Posted by: CourtneyBjorlin
Business Analytics, SAP
I must admit, I was left a little confused by SAP’s Tuesday announcement on business analytics.
Why would SAP hold a big press conference, call in the big guns in Bill McDermott and introduce a bunch of new vertical applications that didn’t really leverage (at least yet) any of the technology principals SAP espoused at Sapphire — on-demand, in-memory and mobile?
To be fair, SAP’s working with HP to put these applications in the cloud, and that likely means that they will in some way leverage HANA — the in-memory appliance that SAP’s working on with HP. Plus, SAP said they would support mobile in the second half of 2011.
So I posed my question to a couple of my sharpest SAP shop pals. I don’t cover business analytics all that often. I know people want business analytics. But is there some huge demand for these that I haven’t caught on to that’d make SAP push them out now?
What I got was an interesting history lesson.
For 10 years or so, SAP has sold industry-specific software as it relates to ERP. You’re familiar with it — Apparel and Footwear, Public Sector, Utilities, etc. This is meant to accommodate potential customers whose business processes weren’t covered by the R/3 functionality, one of my pals said.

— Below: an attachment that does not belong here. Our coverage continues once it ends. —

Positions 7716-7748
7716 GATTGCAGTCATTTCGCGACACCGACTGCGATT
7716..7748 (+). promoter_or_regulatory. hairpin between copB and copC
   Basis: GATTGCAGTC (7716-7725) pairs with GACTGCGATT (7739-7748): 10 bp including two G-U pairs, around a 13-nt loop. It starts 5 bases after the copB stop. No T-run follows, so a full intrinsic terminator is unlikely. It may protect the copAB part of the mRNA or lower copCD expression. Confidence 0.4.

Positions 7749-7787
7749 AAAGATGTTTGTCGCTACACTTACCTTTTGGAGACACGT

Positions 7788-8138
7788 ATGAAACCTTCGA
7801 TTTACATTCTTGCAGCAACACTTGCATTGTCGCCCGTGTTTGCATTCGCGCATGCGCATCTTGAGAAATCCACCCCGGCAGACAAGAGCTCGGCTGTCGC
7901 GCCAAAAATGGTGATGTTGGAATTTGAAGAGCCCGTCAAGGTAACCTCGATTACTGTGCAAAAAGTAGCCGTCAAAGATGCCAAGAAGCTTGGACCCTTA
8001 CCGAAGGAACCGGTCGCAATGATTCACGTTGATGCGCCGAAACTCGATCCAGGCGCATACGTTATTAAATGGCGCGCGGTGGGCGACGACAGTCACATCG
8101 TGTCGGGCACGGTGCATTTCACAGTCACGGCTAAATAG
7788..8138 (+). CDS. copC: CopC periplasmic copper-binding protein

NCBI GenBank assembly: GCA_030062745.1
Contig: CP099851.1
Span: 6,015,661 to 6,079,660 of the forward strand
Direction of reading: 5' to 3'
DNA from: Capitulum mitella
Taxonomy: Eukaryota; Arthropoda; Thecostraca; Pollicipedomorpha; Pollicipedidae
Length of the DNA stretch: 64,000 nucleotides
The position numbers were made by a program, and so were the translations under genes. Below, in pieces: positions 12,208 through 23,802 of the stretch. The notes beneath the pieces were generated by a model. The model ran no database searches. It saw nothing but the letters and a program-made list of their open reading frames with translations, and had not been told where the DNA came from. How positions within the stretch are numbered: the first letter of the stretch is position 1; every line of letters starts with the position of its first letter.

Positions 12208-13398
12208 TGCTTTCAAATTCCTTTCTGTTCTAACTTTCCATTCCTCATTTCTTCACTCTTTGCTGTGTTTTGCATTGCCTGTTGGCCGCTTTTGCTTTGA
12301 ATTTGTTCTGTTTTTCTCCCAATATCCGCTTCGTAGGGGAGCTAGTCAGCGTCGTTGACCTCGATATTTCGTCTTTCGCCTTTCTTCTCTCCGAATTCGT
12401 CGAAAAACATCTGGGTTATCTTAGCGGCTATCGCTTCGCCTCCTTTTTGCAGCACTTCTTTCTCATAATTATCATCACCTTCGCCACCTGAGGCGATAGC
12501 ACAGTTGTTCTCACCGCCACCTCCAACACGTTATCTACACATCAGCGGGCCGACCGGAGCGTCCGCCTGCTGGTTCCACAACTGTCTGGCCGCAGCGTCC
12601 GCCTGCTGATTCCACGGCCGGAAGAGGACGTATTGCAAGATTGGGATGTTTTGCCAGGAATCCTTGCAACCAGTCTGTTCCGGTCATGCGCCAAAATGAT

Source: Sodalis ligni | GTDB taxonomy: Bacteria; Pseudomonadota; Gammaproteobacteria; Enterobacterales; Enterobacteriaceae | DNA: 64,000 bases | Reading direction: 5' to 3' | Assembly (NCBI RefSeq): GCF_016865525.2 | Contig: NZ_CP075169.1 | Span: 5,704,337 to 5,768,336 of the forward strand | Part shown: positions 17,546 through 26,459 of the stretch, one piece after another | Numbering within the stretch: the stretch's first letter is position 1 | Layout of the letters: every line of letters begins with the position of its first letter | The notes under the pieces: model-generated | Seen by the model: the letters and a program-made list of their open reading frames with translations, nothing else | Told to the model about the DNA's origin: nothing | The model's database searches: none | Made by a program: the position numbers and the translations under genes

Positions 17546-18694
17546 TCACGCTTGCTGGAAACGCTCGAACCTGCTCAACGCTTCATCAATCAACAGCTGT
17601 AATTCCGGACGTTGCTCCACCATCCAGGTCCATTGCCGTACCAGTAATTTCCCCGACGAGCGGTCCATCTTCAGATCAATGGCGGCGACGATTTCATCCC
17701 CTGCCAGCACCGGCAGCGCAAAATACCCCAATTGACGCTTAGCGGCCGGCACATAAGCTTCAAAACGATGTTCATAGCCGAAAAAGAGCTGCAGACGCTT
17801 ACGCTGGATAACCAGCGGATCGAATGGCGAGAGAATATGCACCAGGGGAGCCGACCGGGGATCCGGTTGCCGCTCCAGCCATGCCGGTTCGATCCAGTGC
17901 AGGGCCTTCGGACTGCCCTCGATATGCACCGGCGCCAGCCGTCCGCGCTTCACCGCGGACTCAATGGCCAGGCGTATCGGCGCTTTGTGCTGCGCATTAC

Physically, these are add-ons to standard R/3/ECC architecture. Some of them extend standard tables and programs, and some are ‘non-modifying’, completely in their own namespace. But when it comes to BI and BW content, these customers are sometimes left behind, because that content is based on the standard R/3 scenarios. Historically, they were not able to run ETL or report on data that’s in the vertical add-ons without custom development. SAP has put a lot of the vertical content in BW, but the BOBJ stuff is still pretty new.
So these new vertical apps present very appealing SAP BusinessObjects bait for those customers that run those “Industry Solutions”, like AFS or the Utilities. It allows those apps to access content in that industry-specific software without a whole bunch of custom development.
It must be why the SDN-type folks at that press conference kept asking the question over and over again — how much custom development is involved in this? They were schooled in their history lessons.
No doubt business analytics is the hot sell right now. Surveys across our TechTarget sites reveal it is a top IT initiative for customers in 2011.
I’ll return to a theme I’ve repeated a lot on this blog — is it cheaper to keep an existing customer or go out and get a new one? SAP of course wants to sell BOBJ into the existing customer base.
And of course, many customers don’t want to buy something that requires a bunch of custom-development. Perhaps this is a case where the BOBJ content was custom-developed in-house for certain customers to meet specific business requirements, and then readied to be packaged and sold, my pal said.
But how many of the verticals can they actually deliver this type of functionality for? We shall see.